Rhetorical Situation

• The Rhetorical Situation
• By: Kate Lavia, supplemented by Purdue
Why write?
When do you write?
Why do you write?
Do you enjoy writing?
Why or why not?
Why do you hate to write?
– Writing is thinking!
Writing is Thinking
• Training in analytical thinking and
complex writing can teach you to:
– Ask the right questions
– Identify the problem
– Research the solutions of others
Writing across the curriculum
• Professors want you to use discipline
specific methods that ensure rigorous,
systematic, and reliable modes of
• All knowledge stems from the desire to
know, from the process of inquiry, from
asking questions.
What is a Rhetorical Situation?
– Rhetoric: Using language effectively to
persuade, inform, educate, or entertain
– Rhetorical Situation: The circumstances in
which you communicate.
The Rhetorical Situation
The Writer
• Your culture, personal characteristics and
interests affect what you write about and
how you write it.
Writer: Factors which can affect
your writing include:
Your age
Your experiences
Your gender
Your location
Your political beliefs
Your parents and peers
Your education
Writer: Looking at Issues as
Someone Else
• Think about the characteristics that define who you are:
age, gender, background, location, politics, etc…
• Now, write a short opinion piece about one of the
– Alcohol, Animal Rights, Drug Legalization, Gun Control
– Women In The Military, Immigration, Global Warming
– Sex Education, Prayer In Public Schools, Hate Crimes
• What personal characteristics do you think most heavily
influenced your opinion on that issue? Why? What do
you think someone on the opposite end of the spectrum
would say about this issue? Why?
Purpose: Your Reason For Writing
• Category or type of writing
• Genres hinge upon purpose and the
needs/expectations of the projected
• Examples: fiction, autobiographical story,
news article, review, letter to the
editor/editorial, rhetorical analysis,
criticism, persuasive essay
Genre: Movie examples
• Look up a plot synopsis of the following
movies online: The Shining, Taxi Driver,
Silence of the Lambs, Willy Wonka,
Home Alone, Mary Poppins.
• What genre (drama, horror, comedy,
etc…)best describes each movie? Why?
What features or characteristics led you
to that conclusion?
Genre: Movie examples, cont.
• The Shining (recut):
• Taxi Driver (recut):
• Silence of the Lambs (recut):
• What impressions do you have of these clips? What are the
possible imagined plot lines? What kind of a movie would you think
this is based on the trailer?
Genre: Movie examples, cont.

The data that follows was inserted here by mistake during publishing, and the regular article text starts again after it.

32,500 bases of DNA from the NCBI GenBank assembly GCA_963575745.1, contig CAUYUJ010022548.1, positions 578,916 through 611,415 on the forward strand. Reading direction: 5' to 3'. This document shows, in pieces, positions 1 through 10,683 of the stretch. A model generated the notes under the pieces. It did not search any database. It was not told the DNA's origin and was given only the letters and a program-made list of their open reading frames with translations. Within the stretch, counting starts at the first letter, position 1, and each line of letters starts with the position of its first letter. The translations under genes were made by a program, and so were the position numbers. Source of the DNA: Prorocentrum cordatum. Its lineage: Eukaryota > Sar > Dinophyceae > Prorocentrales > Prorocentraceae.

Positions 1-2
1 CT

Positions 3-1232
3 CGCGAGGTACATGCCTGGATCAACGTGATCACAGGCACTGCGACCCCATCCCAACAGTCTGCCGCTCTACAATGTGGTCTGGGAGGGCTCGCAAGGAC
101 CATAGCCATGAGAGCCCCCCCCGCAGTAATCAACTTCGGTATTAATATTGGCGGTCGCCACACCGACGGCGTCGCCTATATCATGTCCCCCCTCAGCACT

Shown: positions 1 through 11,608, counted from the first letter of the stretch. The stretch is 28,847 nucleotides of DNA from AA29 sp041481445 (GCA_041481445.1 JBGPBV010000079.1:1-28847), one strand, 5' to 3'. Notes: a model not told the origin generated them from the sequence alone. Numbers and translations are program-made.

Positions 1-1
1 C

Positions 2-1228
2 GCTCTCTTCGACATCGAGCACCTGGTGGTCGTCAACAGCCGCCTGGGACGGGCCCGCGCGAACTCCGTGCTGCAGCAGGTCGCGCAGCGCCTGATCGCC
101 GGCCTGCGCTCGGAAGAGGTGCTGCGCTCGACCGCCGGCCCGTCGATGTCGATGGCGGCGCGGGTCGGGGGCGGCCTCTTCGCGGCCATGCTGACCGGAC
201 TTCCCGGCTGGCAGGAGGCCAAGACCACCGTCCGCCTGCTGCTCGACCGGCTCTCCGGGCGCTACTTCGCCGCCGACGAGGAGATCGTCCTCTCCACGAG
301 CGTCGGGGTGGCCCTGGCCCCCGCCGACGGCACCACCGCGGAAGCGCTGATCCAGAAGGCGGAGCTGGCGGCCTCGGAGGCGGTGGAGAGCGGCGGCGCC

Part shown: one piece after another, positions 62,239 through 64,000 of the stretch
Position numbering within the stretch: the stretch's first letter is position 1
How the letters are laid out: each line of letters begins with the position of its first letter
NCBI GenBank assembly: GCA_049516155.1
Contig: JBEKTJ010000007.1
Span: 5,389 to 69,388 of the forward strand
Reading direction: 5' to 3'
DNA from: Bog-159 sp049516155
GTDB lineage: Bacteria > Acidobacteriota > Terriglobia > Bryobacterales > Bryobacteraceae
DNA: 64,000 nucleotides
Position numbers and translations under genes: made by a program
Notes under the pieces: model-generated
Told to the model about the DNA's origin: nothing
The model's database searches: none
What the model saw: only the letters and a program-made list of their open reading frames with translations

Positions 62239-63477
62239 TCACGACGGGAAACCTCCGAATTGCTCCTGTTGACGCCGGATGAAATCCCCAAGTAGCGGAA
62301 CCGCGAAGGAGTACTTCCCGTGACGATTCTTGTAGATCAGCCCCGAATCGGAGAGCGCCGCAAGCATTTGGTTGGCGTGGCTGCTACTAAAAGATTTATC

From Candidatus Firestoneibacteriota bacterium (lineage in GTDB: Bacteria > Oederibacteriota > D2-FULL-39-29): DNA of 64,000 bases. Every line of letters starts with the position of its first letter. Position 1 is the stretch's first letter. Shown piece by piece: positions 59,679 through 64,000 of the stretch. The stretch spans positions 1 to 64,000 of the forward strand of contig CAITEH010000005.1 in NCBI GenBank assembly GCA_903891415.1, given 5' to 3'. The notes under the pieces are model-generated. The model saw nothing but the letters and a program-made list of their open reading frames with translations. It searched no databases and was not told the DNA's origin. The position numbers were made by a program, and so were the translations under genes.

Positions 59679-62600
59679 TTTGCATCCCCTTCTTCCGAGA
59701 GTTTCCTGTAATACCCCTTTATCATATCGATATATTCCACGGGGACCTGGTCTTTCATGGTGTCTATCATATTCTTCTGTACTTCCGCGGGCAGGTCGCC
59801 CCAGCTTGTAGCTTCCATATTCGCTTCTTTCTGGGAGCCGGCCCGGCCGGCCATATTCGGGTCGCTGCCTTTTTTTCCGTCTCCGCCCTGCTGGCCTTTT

• Willy Wonka (recut):
• http://www.youtube.com/watch?v=CSz-XXBKEv8
• Home Alone (recut):
• Mary Poppins (recut):
• What impressions do you have of these clips? What
are the possible imagined plot lines? What kind of a
movie would you think this is based on the trailer?
Genre: Movie examples, cont.
• Movie goers have certain expectations
based on the trailer and the genre being
• Scholars within the three major
disciplines have the same kind of
expectations, and they will be just as
confused if you don’t adhere to their
Genre/Discipline: Sciences
Scientists work in the fields of:
Biology, chemistry, physics, ecology, anatomy,
Scientists emphasize observation and
objectivity and the rigor with which it
dissects thinking.
Writers generally use:
Precision and clarity
Shorter, denser sentences
Objective, not subjective language
Few to no personal pronouns
Genre/Discipline: Social
• Social scientists work in the fields of:
– Psychology, political science, economics,
sociology, anthropology, and sometimes history
• Social scientists study human behavior, with
all of the ambiguity that comes with it.
• Writers generally:
– Focus on more complex sentence structure
– Emphasize objectivity (difficult to do when
discussing human nature)
– Do not use personal pronouns, though it
depends on the writing situation
Genre/Discipline: Humanities
• Humanists work in the fields of:
– Literature, art, languages, religious study,
philosophy, and sometimes history
• Humanists study the ways humans create
meaning and focus on interpretation as well
as making the abstract concrete.
• Writers often:
– Use more creative language
– Construct longer, more sophisticated sentences
– Do not use personal pronouns, depending on
the type of writing
Audience: To Whom are you Writing?
• Many of the same factors
which affect the writer also
affect the audience
– Age
– Social class
– Education
– Past experience
– Culture/subculture
– Expectations
Audience: Adams example
• Read through Adams’ petition to waive his mathematics
requirement, and then in small groups answer
questions 1 and 2 under “For Class Discussion.”
• How might the university committee see this issue?
– 1) Faculty reject Adams’ claim that general education
requirements should serve students’ individual career interests.
– 2) Adams’ position threatens his immediate audience, the
committee, with a possible flood of student requests to have
various requirements waived on the grounds of their
irrelevance to a particular career choice.
Topic: What you will write about
• May be broadened or narrowed
depending on the length of your writing
and your interest
• Topics should be appropriate to the
rhetorical situation you are in
• The “situation” which generates the need
for writing
• Affected by the
– Time period or timing
– Location
– Current events
– Cultural significance
Rhetorical Situation
What this means…
• You need to be aware that a rhetorical
situation exists every time you write.
• You need to adapt your writing depending
on your purpose and your audience.

similar documents